The Triumph Scrambler is back, stylish as ever
Attitude and effortless cool.
Steve McQueen was an actor and icon, a rebel and biker.
His ride of choice? A Triumph.
Much like the brand's most famous rider, the 2014 Triumph Scrambler 900 is a non-conformist.
In terms of modern motorcycle standards where technology, horsepower and speed are the norm, the Scrambler 900 stands out for its emphasis on style.
It is an evergreen classic that is not only reliable, but pretty hot.
Today, some manufacturers are revisiting bikes of the past. Ducati and Borile have their own interpretations of dirtbikes, both coincidentally called Scrambler.
Looks and design
While they never sponsored him, it was McQueen's unsolicited endorsement of the British-made Scrambler that gave it such lasting status.
In 1964, the Hollywood action star raced a Triumph TR6SC in the International Six Days Trial, along with other Team USA riders.
He did not win the race, but he did win the brand a legion of bike enthusiasts.
Style-wise, the new 865cc Scrambler is a replica of McQueen's 650cc racer, right down to the rubber tank pads, reticulated rubber sleeves on the front forks and screw-on fuel cap.
Of course, there are differences. For instance, the Scrambler has disc brakes instead of the weaker drum brakes.
And while both machines sport parallel-twin cylinder engines, the Scrambler 900 runs its dual chrome exhaust pipes high.
With its chrome baguette-like heat shields, the assembly becomes the model's centrepiece.
The wide handlebars and the upright riding posture will make most dirtbike riders feel at home.
Yet, unlike tall dirtbikes, the Scrambler enables you to rest your feet firmly on the ground thanks to its friendly seat height of 82.5cm (a modern dirtbike like the KTM 350 EXC-F has a 97cm seat height).
Pillion riders will invariably have to adjust their sitting stance due to the proximity of the exhaust pipes.
Performance and handling
To be frank, the fuel-injected Scrambler is more suited to the tarmac than dirt. It corners like its road-going sibling, the Bonneville, albeit at a slower pace.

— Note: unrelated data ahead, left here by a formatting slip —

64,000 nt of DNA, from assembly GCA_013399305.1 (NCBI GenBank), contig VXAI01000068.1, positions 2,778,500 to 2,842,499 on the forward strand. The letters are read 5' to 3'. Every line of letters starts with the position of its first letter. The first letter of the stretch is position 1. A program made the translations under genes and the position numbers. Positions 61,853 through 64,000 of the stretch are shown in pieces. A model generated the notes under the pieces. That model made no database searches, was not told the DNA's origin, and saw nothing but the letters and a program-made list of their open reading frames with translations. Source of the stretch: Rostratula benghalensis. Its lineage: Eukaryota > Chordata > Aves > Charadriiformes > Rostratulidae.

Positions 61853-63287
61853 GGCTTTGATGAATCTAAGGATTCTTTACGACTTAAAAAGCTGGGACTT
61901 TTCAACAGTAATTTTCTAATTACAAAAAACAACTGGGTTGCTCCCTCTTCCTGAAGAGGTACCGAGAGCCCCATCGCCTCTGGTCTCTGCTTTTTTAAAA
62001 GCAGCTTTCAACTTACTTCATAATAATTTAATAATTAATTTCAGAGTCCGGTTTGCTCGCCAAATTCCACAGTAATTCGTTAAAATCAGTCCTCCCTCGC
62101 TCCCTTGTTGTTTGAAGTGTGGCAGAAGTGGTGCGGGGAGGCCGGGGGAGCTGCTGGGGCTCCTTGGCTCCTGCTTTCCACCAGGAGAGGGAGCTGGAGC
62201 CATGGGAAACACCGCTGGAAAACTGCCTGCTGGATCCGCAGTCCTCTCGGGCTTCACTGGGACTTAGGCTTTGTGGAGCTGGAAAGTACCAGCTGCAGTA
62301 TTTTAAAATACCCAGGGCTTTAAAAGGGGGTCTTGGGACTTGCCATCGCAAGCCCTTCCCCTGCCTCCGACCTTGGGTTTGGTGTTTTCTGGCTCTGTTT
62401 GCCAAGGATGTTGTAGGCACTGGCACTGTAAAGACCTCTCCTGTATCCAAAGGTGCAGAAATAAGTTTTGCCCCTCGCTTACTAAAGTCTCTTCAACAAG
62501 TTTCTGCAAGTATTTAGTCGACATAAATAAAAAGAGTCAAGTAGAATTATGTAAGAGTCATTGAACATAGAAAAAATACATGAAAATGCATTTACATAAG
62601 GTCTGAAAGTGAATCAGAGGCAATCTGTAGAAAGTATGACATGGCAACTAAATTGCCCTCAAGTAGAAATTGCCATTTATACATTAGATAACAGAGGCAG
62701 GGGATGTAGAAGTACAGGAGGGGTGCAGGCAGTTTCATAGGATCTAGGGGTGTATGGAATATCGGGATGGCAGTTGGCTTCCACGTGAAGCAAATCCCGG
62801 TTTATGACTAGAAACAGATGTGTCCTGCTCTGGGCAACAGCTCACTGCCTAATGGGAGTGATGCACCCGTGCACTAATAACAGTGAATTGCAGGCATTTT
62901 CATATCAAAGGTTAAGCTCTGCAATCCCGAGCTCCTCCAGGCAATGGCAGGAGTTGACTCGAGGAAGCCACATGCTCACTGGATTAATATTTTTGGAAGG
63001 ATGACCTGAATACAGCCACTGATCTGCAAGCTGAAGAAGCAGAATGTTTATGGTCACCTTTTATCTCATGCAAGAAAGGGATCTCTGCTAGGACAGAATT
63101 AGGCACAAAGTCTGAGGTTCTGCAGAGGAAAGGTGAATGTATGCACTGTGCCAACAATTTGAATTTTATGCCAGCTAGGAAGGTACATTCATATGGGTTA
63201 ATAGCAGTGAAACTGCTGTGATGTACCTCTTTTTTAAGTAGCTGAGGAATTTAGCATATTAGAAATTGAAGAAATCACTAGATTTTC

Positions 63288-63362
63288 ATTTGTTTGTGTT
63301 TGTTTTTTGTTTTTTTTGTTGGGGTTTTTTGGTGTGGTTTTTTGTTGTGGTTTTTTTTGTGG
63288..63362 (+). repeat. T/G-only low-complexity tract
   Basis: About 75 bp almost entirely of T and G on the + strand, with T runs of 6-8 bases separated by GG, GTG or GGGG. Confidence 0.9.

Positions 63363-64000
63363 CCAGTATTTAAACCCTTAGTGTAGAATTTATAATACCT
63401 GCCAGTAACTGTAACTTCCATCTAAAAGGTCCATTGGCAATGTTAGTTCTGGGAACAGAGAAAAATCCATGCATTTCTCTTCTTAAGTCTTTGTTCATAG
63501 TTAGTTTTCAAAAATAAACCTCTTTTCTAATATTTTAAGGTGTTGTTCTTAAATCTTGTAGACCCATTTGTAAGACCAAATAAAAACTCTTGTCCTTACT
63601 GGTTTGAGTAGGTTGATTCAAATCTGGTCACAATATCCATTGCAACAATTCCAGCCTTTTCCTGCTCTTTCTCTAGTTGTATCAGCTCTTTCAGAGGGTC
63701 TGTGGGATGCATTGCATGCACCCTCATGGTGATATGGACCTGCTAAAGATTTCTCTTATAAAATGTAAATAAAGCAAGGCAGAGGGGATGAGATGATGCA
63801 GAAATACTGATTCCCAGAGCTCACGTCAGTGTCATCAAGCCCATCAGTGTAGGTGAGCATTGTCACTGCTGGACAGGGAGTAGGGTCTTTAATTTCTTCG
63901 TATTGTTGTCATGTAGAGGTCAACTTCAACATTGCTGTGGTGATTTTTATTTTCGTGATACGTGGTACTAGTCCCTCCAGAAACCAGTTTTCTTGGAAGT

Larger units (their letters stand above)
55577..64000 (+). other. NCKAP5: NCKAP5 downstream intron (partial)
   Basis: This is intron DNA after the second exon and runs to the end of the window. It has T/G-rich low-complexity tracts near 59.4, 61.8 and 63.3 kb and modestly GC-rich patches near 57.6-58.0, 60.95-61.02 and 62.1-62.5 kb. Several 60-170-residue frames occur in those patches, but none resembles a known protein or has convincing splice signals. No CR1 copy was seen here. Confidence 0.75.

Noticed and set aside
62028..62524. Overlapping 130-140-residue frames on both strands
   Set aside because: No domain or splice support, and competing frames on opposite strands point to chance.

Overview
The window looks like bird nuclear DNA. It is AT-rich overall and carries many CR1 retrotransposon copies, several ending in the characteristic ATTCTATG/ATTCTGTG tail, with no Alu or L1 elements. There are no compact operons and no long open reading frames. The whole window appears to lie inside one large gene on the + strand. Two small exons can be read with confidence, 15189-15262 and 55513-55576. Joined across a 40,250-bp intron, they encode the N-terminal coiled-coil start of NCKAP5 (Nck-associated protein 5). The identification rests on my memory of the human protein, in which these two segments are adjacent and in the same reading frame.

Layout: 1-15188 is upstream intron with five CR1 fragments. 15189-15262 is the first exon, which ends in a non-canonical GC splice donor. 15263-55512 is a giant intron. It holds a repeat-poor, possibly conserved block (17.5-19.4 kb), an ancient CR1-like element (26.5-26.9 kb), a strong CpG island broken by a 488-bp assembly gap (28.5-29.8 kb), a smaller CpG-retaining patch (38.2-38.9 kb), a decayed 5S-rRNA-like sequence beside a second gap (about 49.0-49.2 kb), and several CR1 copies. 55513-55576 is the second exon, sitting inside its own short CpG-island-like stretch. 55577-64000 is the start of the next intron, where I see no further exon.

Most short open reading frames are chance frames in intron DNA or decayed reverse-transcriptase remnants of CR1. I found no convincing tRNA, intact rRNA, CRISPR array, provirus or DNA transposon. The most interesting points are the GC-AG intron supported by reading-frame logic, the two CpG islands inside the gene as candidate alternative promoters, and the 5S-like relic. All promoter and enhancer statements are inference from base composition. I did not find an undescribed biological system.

On the road, the KYB suspension provides superb cushioning. That is even without the sophistication of sports suspension units which adjust for rebound and compression.
With 58hp on tap, the air-cooled Triumph straddles the middle ground with its mild and linear power delivery.
But it has punch, making close to 90 per cent of its torque from as low as 2,500rpm.
But at speeds above 100kmh, it does feels like the 5-speed Scrambler needs a sixth gear to lessen the revs.
The Scrambler may not be able to outrun the big boys but I doubt its owner would care. With a unique exhaust note (that is a direct link to the bikes of the past) and an iconic look, what is the rush?
Minus the pseudo carburetors (a retro shell that covers modern fuel injectors) and the analogue-looking clocks, deep down, the Scrambler is a contemporary machine.
While test-riding along Lim Chu Kang Road, I imagined how sweet it would be if Triumph had kept it totally retro and retained the drumbrakes and kickstarter of older models.
Those thoughts immediately disappeared when I was confronted by a lorry making an abrupt stop - the Nissin disc brakes on the Scrambler did their job.
Thankfully, Triumph have kept the looks old school and the tech modern.
If you value the vintage look that can boost your cool factor, get the Scrambler.
But realise it takes a lot more than just a bike to be as cool as McQueen.
Model: 2014 Triumph Scrambler 900
Engine and capacity: Parallel-Twin, 865cc
Price: $21,000 (machine only)
Power and torque: 58hp and 68nm
- For enquiries, contact Mah Pte Ltd at 6295 6393.